The effects of social control….

It is becoming clear to me that the history of social control is not characterized as a movement that benevolently tried to move society into a civil reasoning public, but a movement that was about marking boundaries, creating the other, and establishing the subject that is to reap the benefits of that subsequent privilege. Science legitimated, gave reason, and created a foundation to the dominant hegemonic ideology that sought to vilify the working class and push them in the background. While the titans of industry and the harbingers of science sought modern social control as a benign set of operations to keep society from falling apart, it is clear that it was a movement based on finding socially acceptable ways to maintain ruling class ideologies that kept the masses complacent. In tandem it was also a movement that sought to erase any involvement of working class people as the core mechanism for which society is to become modernized (read: civil). When Kay notes that Vanderlip announces, “History is becoming more and more the story of industrial development” (pg 24) this is rhetoric that signals social control is not to better society on the whole, but just for a chosen few.

Additionally, I am not making the secondary point here that science or reason is inherently unbiased, where hegemonic norms sully its nature. I am making the point that science and reason’s nature cannot be “independent of history and culture” (pg 25); that it is the effects of hegemonic norms. Kay makes this point further in the readings:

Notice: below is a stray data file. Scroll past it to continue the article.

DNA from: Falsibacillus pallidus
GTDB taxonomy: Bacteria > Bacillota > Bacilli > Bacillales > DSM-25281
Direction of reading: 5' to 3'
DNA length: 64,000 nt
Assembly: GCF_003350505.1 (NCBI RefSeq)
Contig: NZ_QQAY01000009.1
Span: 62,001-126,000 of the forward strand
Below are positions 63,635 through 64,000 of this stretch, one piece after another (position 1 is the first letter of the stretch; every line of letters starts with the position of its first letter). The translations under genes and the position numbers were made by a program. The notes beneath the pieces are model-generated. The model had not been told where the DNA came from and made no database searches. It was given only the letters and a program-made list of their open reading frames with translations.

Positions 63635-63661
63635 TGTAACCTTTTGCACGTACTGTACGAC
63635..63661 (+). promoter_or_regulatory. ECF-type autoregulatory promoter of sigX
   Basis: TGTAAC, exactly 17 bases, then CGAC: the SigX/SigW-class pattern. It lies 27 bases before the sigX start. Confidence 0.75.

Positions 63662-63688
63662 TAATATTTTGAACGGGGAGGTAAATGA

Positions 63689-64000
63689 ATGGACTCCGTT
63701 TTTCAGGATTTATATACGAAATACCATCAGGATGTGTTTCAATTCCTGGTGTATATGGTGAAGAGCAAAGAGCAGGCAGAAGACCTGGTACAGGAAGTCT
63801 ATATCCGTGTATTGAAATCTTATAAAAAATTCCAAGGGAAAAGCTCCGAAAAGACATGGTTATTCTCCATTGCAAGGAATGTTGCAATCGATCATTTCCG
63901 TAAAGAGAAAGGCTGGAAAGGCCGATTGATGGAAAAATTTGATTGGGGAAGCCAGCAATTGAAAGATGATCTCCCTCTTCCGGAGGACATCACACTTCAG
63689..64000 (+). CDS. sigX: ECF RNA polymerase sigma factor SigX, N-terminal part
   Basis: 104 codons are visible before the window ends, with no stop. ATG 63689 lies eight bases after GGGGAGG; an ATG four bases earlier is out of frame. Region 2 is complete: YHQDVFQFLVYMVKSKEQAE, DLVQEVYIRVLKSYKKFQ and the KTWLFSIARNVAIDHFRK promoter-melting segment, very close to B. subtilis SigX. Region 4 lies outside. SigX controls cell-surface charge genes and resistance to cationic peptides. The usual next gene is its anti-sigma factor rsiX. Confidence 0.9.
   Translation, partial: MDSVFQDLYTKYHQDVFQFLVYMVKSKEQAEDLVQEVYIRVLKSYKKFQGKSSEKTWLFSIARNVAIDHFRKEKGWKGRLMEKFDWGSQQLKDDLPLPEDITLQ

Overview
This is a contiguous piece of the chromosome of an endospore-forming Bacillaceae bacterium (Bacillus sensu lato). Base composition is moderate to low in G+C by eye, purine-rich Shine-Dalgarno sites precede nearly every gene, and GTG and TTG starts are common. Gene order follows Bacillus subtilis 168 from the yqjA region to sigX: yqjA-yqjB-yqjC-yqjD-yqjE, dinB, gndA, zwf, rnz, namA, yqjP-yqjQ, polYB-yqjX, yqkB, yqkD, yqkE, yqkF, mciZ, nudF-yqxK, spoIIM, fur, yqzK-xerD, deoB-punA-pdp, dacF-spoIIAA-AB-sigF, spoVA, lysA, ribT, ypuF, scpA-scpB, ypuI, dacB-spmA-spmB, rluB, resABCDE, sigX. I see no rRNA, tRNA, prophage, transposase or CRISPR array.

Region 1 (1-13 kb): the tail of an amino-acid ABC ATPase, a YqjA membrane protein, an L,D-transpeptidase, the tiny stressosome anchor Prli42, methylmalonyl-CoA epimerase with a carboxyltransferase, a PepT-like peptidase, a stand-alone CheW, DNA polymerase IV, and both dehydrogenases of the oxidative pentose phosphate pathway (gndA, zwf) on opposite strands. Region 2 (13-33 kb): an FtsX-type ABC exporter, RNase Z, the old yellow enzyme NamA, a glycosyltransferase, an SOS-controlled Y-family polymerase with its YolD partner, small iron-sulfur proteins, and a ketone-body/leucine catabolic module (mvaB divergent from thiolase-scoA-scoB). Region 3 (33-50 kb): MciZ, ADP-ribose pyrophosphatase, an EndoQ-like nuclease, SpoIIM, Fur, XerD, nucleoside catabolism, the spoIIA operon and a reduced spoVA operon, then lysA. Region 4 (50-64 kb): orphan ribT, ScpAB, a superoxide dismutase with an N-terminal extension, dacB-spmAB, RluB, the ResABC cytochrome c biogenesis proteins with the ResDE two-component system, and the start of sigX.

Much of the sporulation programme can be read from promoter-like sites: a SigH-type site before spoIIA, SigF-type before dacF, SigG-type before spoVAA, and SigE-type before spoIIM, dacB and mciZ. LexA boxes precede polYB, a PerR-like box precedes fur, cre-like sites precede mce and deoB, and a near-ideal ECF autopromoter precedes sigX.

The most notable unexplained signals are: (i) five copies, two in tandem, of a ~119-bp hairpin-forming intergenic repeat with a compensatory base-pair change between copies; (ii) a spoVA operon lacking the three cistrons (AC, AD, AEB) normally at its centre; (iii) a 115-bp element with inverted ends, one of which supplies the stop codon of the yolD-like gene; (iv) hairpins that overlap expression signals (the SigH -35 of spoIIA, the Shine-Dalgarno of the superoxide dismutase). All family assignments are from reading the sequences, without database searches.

“Somewhere in the scheme of things, Fosdick believed, there has to be a place for social intervention based on neither populist prejudice and mob rule not totalitarian coercion, but on principles of excellence, rationality and science….The role of the Rockefeller Foundation was to supply the resources and mechanisms for such a system of excellence, through processes of top-down democracy; science was its reservoir of theoretical knowledge and technical expertise.” (pg 33, emphasis mine)

The effects of this movement has truly been internalized by the populace today and shows no signs of allaying.

One of the main outcomes of this movement internalized by individuals in modern society is the ideology of meritocracy. Just as eugenics was based in the idea that social ills could be done away with if control is had over one’s actions, we see the materializing of this in the ideology of meritocracy. This ideology dictates if you are not progressing with the rest of society (considering that society is always moving forward!) there is something wrong with you. Barbara Ehrenreich in Bright-Sided: How Positive Thinking is Undermining America in referencing the pervasiveness and disingenuousness of such an ideology says, “One could think of other possible means of self-improvement—through education, for example, to acquire new “hard” skills, or by working for social changes that would benefit all. But in the world of positive thinking, the challenges are all interior and easily overcome through an effort of the will” (emphasis mine). She presents a talk visualized by the RSA Animate that goes into this further:


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